EXCLUSIVE: How Our Lady J Brings Authenticity -- Not Just Tokenism -- to 'Transparent'
By Stacy Lambe
for season two, Our Lady J became the first transgender woman in the writers’
room of Amazon’s Emmy-winning series, bolstering creator Jill Soloway’s
commitment to telling an authentic story that, while inspired by her
transgender parent Carrie, is ultimately shaped by the transgender community
onscreen and behind the camera.
A classically trained musician and cabaret performer, Our Lady J participated in a weeklong TV writing workshop Soloway launched to find a transgender writer to join the staff. By the end, Our Lady J, who also appears in season two’s flashback scenes, was hired. “When I walked into the room for the first time, everyone listened to what I had to offer,” she says of not feeling like just a token hire -- often considered a shortsighted solution to increasing diversity on a staff -- but like someone who mattered, who was heard. And soon she was tasked with writing her first episode of TV.
“I was completely wrecked. My nerves were shot. But I had faith because Jill had faith in me,” Our Lady J says of the stress she put upon herself before eventually producing a draft for “Mee-Maw,” a multi-arced story that touches on several of the season two plotlines about Maura Pfefferman (Jeffrey Tambor) and her family, but also the adopted televangelist parents of Colton (Alex MacNicoll). While smaller roles on the show, Pastor Gene and Blossie are significant for the writer, who based them on her parents. Initially concerned about how audiences would interpret their story, her parents eventually came around to seeing their likeness onscreen.
While Transparent is rooted in Carrie Soloway’s journey, the episode gave Our Lady J the opportunity to share some of her story, adding another layer of authenticity to the transgender experience seen onscreen. And when it came to season three’s “If I Were a Bell,” a flashback episode inspired by Carrie’s story about crossdressing in her family’s bunker as a kid, Our Lady J was tasked with writing it. “You’re the only person who can write this because you’re the only person who grew up trans. So tell your story,” she recalls Soloway telling her at the time. And so that’s what she set out to do.
With more confidence as a writer, Our Lady J secluded herself in Joshua Tree, California, where she set out to channel her “painful past” into 30 minutes of TV. While a 12-year-old Maura’s crossdressing served as the arc of the episode, from the moment she’s in a baseball field daydreaming about dancing in a dress to when she gets caught during an air raid drill, it’s peppered with Our Lady J’s childhood experiences, including the scene where Maura throws a rock at her sister’s head in a moment of retaliation. “I did that at school; I threw a rock at my bully. It felt amazing but it was horrible,” she says, ashamed of her actions as a kid.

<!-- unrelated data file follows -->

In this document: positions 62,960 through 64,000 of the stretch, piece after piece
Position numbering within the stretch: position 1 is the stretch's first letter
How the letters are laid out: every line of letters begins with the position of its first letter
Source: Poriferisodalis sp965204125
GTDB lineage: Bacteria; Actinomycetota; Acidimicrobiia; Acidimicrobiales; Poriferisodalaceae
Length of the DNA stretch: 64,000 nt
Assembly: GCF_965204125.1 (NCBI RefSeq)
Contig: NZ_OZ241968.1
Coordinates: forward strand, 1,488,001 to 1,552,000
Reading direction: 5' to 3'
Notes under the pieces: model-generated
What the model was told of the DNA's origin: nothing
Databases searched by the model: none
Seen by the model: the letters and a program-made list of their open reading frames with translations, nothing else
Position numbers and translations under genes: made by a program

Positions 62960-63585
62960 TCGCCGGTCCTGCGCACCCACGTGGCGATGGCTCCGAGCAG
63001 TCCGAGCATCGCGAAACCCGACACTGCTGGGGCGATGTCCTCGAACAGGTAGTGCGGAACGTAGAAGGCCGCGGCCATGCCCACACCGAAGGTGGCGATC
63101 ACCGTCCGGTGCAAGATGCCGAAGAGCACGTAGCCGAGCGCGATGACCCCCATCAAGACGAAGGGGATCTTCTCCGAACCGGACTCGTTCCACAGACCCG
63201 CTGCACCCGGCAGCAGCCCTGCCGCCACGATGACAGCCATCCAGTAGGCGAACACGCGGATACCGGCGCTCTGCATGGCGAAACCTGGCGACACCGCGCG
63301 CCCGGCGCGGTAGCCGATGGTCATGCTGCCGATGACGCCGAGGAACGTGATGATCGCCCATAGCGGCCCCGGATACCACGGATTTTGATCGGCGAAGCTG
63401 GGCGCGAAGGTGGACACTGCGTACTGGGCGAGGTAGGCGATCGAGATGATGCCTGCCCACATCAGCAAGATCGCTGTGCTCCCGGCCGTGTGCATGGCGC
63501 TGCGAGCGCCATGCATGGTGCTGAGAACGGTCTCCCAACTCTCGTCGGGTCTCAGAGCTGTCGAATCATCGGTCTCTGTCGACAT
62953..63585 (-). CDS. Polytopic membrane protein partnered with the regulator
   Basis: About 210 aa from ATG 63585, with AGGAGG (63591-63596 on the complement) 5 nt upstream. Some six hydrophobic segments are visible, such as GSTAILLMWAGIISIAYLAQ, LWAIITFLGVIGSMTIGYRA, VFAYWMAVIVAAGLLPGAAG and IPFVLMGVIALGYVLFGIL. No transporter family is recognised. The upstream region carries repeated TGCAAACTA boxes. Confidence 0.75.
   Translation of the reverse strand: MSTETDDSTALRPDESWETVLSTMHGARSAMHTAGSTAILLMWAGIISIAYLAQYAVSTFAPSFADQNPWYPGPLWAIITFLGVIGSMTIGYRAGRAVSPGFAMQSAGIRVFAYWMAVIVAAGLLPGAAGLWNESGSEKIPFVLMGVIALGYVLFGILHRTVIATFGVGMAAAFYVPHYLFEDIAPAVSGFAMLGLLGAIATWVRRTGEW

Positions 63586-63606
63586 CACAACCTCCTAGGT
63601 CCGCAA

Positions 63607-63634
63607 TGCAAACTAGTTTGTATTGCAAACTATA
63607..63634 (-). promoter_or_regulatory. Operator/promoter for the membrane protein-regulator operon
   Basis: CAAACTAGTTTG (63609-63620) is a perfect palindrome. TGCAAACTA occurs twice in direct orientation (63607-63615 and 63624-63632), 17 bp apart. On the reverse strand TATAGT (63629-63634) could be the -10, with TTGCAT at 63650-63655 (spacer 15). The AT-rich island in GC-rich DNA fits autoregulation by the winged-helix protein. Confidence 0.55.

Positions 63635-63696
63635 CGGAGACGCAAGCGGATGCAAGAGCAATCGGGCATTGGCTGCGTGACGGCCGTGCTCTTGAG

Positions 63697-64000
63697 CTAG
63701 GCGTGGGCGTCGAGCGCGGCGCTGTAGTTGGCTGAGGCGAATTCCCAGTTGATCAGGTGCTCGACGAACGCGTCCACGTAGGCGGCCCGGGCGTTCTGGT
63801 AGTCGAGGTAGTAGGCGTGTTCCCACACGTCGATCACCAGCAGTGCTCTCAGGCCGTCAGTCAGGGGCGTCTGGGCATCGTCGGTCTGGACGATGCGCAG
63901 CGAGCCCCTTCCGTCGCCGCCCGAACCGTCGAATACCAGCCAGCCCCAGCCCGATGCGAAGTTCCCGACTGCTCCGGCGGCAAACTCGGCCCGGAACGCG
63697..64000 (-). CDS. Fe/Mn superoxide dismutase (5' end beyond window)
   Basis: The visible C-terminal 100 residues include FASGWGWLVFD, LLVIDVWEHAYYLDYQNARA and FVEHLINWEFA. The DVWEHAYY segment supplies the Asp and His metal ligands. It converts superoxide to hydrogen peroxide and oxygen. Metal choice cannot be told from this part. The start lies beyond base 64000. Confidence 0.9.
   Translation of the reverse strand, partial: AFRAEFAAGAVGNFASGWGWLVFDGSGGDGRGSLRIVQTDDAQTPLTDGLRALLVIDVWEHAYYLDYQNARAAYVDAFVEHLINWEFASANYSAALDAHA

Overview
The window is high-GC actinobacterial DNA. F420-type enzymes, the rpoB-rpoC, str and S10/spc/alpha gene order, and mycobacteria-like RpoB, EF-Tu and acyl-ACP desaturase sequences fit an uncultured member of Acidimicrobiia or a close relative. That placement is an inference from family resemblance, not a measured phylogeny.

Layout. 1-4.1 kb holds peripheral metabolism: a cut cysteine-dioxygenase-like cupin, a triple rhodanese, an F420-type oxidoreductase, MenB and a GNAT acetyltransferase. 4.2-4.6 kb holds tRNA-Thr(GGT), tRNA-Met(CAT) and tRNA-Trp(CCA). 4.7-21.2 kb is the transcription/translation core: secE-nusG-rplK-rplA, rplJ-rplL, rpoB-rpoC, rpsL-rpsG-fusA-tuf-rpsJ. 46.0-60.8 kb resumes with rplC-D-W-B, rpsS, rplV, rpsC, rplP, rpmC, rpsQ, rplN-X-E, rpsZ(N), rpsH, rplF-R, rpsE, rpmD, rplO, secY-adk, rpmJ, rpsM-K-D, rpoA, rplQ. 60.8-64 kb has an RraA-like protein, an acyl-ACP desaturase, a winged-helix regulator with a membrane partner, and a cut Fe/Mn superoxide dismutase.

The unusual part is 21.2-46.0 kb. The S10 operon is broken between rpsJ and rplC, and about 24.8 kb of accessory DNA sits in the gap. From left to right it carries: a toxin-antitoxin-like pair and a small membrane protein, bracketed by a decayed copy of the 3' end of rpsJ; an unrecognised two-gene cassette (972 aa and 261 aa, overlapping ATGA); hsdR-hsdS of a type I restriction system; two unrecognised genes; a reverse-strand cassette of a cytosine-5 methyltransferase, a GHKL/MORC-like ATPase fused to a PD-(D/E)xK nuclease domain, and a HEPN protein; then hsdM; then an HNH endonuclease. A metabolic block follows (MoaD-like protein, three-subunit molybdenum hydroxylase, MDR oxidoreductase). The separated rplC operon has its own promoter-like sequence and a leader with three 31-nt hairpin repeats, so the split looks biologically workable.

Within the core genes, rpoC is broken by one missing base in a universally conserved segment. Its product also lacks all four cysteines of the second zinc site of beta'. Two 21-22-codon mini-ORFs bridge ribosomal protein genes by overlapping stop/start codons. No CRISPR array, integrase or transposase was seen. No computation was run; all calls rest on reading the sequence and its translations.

The hardest part of writing the episode was showcasing all “the complexities of growing up in a society that doesn’t understand you,” Our Lady J says, while also making sure the story told the truth from all perspectives. “What did it look like from the family perspective?” she says of the Pfeffermans’ past going back to 1930s Germany, where Maura’s transgender aunt died.
Adding nuance to the flashbacks was the casting of Sophia Grace Gianni, who is transgender, as Maura, who still identified as Mort as a child. While the priority was to find a transgender girl, Our Lady J says she just knew they wanted the actor to be female rather than a cisgender male. “I wanted everyone to see Maura how she sees herself.” In previous episodes about Maura’s past life, she’s often gendered as a man. But Our Lady J wanted to come from a place of her true identity and gender. “It changed the way we thought of present-day Maura, to see that this isn’t a man who became a woman. This is a person who was born female but assigned male.”
But the episode just doesn’t focus on Maura’s journey; it also reveals new details about the childhood of her ex-wife, Shelly (Judith Light). Building off a line from season one, where Shelly says she hates music, it’s revealed that in 1958, she was actually molested by her music teacher. Ashamed, she eventually becomes riddled with anxiety. While her flashbacks are brief compared to Maura’s, they serve as a jumping-off point for season four, which Our Lady J promises will dive deeper into Shelly’s psyche.
“You’re going to see a lot more of her,” she says of the new
season, which will be much more political and topical, with her particular
episode touching on issues related to Israel and Palestine. “My episode is much
more about family and less about trans issues.”
That episode, Our Lady J reveals, wouldn’t have happened
without the process she went through in season three, sharing deeply personal
feelings. “It’s something I always wanted to tell, a story of trans childhood.
It’s something we hadn’t seen onscreen before and so it just took a lot of
pressure off of what I had to do artistically in the world.”
With that notion of having “to write that one thing that
will make everyone finally understand me” out of the way, “I can sleep a little
better,” Our Lady J says.